Did you know there are almost 400 designated spots in the U.S. from the National Parks System? The most popular national parks are the Grand Canyon, Yellowstone, Yosemite, Great Smoky Mountains and the Everglades, yet there are others not many have heard of. They offer something unique by way of natural scenery and recreation. If you want to go to a national park that isn’t crowded you should definitely check out these five underrated national parks. Learn more on what they have for accommodations.
1.) Capitol Reef National Park, Utah
If you love hiking it’s the national park best suited for this activity. The hills were once the hideout for Butch Cassidy and his Wild Bunch. Capitol Gorge is where hikers go down a twisting canyon. Its unique feature is the 100-mile long wrinkle in the earth’s crust. This is called the Waterpocket Fold which is the “reef” in the park’s name.
The incredibly colorful mountains have layers upon layers from over 270 million years of sediment. These mountains stand 10,000 feet tall. Be sure to drive west along Route 12 to see the 1,400-year old Indian petroglyphs. In the town of Torrey is where the main gate is located to the park’s western edge. You will find several lodging facilities such as the Sandstone Inn.
2.) Great Basin National Park, Nevada
This is one of Nevada’s best kept secrets. In the town of Baker, Nevada you will find the Great Basin Visitor Center. At the park it’s a remote desert where you’ll see aspen, jack rabbits and wild flowers. The groves of gnarled bristlecone are said to be over 4,000 years old. You’ll find Lexington Arch, a rare above ground limestone arch, that is six stories high and one of the largest in the United States.
At the basin is 5,000 feet above sea level. If you love star gazing this is the park for you. It is one of the darkest spots in the continental U.S. at night, which is the perfect spot for stargazers. Come visit the marbled caves at Lehman Caves. There are campgrounds at the national park as well as nearby. Silver Jack Inn and The Getaway Cabin are nice motels for lodging.
3.) North Cascades National Park, Washington
It is one of the snowiest places on earth at North Cascades. They have at least 300 glaciers, more than half of the glaciers in the lower 48 states. Located fifty miles from Bellingham, Washington on the Canadian border is this picture-perfect from a postcard national park representing the beauty of the Pacific Northwest.
For hikers there is 400 miles of trails. The 12-mile roundtrip of Cascade Pass and Sahale Arm Trail takes you past the waterfalls and glaciers and to some of the 127 alpine lakes. There are no campgrounds or lodging facilities at the national park. Nearby you can stay at the Ross Lake Resort or Stehekin Lodge Resort.
4.) Channel Islands National Park, California
One of the most obscure national parks located offshore from the heavily developed Southern California region. Did you know that fewer than 30,000 leave the California mainland to visit these islands? Five of the Channel Islands are protected by the National Park Services.
There is a boat tour that runs from late December to mid-March for the gray whale migrations. Another boat tour for the blue and humpback whales runs during the summer. The islands have 175 miles of untrammeled shores that is the perfect grounds for harbor seals and sea lions. For novice hikers there is an easy 1.5 mile trail, the Anacapa Loop, which goes along the island’s ridge lines.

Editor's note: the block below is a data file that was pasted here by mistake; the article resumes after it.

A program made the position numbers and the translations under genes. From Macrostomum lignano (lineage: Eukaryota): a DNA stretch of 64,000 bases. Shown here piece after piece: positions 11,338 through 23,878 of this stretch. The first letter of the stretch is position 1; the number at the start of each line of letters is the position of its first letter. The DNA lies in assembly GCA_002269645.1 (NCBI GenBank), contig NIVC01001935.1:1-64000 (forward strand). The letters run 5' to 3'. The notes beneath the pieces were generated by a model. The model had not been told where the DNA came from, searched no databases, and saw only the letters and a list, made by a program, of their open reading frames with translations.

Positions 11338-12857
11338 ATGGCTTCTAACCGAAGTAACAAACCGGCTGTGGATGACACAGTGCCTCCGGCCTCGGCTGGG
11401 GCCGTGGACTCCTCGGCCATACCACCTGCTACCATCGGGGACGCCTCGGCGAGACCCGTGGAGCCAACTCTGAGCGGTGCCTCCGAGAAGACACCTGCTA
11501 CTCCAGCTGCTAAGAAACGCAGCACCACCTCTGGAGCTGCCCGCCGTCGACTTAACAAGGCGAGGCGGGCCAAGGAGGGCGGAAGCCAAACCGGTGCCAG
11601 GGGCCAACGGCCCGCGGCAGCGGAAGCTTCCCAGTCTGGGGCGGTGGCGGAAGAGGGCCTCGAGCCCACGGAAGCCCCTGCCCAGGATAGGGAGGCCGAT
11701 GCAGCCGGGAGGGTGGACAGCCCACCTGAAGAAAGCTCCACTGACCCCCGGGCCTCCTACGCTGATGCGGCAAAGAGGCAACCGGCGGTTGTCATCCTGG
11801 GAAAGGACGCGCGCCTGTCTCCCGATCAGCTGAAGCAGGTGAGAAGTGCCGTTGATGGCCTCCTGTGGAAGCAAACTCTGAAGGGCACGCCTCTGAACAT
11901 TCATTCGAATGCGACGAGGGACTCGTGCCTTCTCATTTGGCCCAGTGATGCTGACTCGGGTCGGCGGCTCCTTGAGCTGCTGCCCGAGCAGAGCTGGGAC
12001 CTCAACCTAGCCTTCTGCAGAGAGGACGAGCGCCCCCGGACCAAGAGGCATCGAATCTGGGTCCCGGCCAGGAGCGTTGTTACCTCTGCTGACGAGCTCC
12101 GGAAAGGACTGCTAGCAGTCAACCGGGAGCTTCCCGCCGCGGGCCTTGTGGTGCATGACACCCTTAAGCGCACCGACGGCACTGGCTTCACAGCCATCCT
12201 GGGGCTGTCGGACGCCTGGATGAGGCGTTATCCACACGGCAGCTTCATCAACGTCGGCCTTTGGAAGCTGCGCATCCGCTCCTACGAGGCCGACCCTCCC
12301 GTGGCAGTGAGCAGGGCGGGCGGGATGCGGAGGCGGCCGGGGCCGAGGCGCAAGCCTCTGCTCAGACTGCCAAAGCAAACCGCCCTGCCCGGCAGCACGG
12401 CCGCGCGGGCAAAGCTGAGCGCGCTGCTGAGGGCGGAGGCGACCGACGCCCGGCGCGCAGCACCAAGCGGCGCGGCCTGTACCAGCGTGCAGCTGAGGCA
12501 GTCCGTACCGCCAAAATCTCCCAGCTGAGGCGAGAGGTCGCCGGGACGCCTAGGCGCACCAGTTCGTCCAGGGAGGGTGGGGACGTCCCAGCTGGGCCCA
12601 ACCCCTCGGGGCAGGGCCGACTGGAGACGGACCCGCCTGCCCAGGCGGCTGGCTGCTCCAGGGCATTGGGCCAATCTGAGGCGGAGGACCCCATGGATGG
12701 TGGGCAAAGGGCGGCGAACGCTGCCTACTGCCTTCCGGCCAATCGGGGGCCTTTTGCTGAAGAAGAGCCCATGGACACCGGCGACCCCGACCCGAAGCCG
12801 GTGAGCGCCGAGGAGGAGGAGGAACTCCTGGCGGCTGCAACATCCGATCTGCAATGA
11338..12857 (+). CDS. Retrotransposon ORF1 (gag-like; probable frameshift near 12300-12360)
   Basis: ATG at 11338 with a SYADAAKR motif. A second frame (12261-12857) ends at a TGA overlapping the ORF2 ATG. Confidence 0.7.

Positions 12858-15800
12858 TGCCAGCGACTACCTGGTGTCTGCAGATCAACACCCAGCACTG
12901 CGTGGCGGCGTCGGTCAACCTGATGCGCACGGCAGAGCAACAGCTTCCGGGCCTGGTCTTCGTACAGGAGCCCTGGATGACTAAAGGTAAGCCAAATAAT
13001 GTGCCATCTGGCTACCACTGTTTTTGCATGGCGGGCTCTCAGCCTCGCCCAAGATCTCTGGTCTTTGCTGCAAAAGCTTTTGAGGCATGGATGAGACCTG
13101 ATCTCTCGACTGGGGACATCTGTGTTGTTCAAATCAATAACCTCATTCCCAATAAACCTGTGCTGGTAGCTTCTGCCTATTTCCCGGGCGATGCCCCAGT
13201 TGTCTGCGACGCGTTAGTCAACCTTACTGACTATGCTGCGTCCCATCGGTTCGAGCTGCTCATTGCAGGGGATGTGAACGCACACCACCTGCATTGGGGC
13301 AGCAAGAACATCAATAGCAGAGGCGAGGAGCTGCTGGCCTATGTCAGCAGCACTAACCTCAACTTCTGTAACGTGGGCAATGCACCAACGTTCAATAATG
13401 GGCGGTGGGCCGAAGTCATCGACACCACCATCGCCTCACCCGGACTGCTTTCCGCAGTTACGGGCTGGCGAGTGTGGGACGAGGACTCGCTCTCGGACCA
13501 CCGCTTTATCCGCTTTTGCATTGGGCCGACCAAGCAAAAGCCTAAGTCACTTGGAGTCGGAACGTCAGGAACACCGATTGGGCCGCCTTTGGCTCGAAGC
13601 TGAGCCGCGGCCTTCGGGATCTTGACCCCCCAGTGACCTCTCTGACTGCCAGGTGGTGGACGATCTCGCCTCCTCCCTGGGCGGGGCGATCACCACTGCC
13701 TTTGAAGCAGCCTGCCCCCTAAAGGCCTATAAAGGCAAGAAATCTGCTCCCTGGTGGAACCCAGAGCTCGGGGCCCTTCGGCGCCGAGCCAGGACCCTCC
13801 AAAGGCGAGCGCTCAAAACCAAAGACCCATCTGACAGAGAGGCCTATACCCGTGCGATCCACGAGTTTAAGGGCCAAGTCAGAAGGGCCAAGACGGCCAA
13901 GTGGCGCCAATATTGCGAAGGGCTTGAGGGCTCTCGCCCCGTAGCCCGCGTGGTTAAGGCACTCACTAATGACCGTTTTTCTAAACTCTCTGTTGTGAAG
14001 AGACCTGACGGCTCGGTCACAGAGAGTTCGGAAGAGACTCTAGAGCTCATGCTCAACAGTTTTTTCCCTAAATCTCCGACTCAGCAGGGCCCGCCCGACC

You’ll find designated campgrounds on the islands. For other accommodations on the mainland in Ventura there is the Viking Motel and Mission Bell Motel.
5.) Biscayne National Park, Florida
Only a stone’s throw away from downtown Miami and nearby Homestead, Florida is another national park in the Sunshine State. It’s well known as one of the best places for snorkeling and scuba diving in the U.S. You’ll be able to swim with the manatees, barracudas, 500-pound groupers, and over 200 species of colorful fish. At least 95% of this national park is underwater. Islets and a mangrove forest are situated on the mainland.
Biscayne has over 173,000 acres of clear waters you’d see in the Caribbean. It also has one of the world’s largest coral reefs as well as 72 shipwrecks in the park. At Biscayne National Park the only campgrounds available are at Boca Chita Key and Elliott Key. Homestead offers lodging at their Redland Hotel. In Redland you can stay at the Grove Inn Country Guesthouse.
Whether you just want to take in the beauty of the park’s scenery, hike, camp, stargaze, whale watch, snorkel or scuba dive one of these underrated national parks offers these activities and more. You won’t find crowds of people or garbage strewn everywhere in these parks. They are untouched by man and as close to nature as you could possibly get without going out of the country. These U.S. national parks are one of the best kept secrets in this information age.
U.S. National Park Service – Experience Your America, National Park Service
Reid Bramblett, “America’s Most Underrated National Parks”, Travel and Leisure
Capitol Reef National Park Area, Utah.com
Baker, Nevada – The Heart of The Great Basin National Park, Great Basin Park
Hotel and Lodging North Cascades National Park, National Park Reservations
Channel Islands National Park Lodging Guide, Channel Island National Park
Biscayne National Park Lodging Guide, Biscayne National Park